Williams, Fannie Barrier 1855–1944
Fannie Barrier Williams 1855–1944
Fannie Barrier Williams was a prominent and respected leader in the battle for equal rights for African Americans at the turn of the twentieth century. Active throughout her life in political, civic, and women’s groups, she dedicated her life’s work to advancing opportunities for African-American women.
Born in Brockport, New York, a small town near Rochester, on February 12, 1855, Fannie Barrier Williams was one of three children born to Anthony J. Barrier, a native of Philadelphia, Pennsylvania, and Harriet (Prince) Barrier of Cherburne, New York. Williams’ family was for many years the only African American family in the town. Her father, a barber, coal merchant, and homeowner, was an active and well-respected leader in the community and in the local Baptist church. Williams attended the local schools and ultimately graduated from the State Normal School in Brockport (now the State University of New York College at Brockport) in 1870. In this sheltered, affluent environment, Williams remained relatively ignorant of racial strife. Rather, as Wanda Hendricks noted, she felt on equal terms with her white acquaintances.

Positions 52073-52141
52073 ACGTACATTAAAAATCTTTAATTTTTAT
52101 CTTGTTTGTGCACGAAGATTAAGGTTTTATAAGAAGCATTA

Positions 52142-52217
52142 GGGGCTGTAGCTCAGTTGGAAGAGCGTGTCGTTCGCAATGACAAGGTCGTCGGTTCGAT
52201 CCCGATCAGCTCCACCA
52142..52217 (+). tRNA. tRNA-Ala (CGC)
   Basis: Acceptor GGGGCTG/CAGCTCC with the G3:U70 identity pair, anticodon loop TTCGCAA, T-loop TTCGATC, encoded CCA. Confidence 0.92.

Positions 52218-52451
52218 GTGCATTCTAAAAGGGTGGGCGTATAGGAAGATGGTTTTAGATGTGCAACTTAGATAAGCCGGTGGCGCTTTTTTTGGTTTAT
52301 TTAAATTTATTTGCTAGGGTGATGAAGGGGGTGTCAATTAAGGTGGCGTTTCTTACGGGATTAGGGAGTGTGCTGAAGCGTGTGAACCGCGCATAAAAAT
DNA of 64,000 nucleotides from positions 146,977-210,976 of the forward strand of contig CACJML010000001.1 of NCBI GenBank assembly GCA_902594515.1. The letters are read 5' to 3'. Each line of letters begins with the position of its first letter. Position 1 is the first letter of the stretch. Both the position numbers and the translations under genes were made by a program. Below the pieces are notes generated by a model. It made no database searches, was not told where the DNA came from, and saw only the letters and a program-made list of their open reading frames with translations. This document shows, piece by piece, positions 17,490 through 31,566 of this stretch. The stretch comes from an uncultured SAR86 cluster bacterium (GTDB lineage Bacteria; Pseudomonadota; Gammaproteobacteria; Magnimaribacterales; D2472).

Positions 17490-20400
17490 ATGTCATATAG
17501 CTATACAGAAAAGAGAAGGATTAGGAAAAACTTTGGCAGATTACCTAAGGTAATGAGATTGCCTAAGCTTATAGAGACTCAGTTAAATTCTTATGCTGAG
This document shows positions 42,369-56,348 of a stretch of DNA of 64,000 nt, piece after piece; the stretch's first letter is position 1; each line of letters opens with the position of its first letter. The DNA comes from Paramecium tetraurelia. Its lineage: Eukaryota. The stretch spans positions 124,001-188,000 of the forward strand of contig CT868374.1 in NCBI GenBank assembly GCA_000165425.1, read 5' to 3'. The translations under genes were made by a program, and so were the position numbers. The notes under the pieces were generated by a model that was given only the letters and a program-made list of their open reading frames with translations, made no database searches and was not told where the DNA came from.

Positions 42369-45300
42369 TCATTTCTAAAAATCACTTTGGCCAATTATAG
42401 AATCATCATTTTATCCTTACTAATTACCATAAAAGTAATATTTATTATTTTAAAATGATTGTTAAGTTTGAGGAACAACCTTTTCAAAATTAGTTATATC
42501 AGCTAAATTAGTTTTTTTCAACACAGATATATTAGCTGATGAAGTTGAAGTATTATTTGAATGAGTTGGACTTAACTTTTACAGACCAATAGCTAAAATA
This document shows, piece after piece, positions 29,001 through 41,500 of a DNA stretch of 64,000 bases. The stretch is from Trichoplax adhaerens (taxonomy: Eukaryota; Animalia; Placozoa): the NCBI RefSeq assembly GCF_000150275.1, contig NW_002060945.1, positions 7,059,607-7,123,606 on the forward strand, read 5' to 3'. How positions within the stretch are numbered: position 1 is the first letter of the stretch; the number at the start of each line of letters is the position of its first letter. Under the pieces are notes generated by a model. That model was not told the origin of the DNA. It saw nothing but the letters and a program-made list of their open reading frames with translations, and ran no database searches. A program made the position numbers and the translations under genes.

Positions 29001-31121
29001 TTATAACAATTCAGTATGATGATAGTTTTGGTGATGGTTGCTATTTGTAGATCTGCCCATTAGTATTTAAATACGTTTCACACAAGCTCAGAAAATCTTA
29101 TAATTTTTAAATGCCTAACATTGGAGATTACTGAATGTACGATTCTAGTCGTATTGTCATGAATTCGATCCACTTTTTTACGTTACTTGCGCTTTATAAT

After graduating from the State Normal School Williams ventured South to teach freed Black southerners. It was here that her innocence regarding racism and discrimination were abruptly crushed. As she commented in “A Northern Negro’s Biography,” published in the Independent, the conditions in the South shattered her cherished ideals. She was quickly taught that Jim Crow laws, rather than social equality, constituted the law of the land, and whites in the South expected her to adhere to a strict segregationist code. Later in the article, Williams wrote: “I have never quite recovered from the shock and pain of my first bitter realization that to be a colored woman is to be discredited, mistrusted, and often meanly hated.”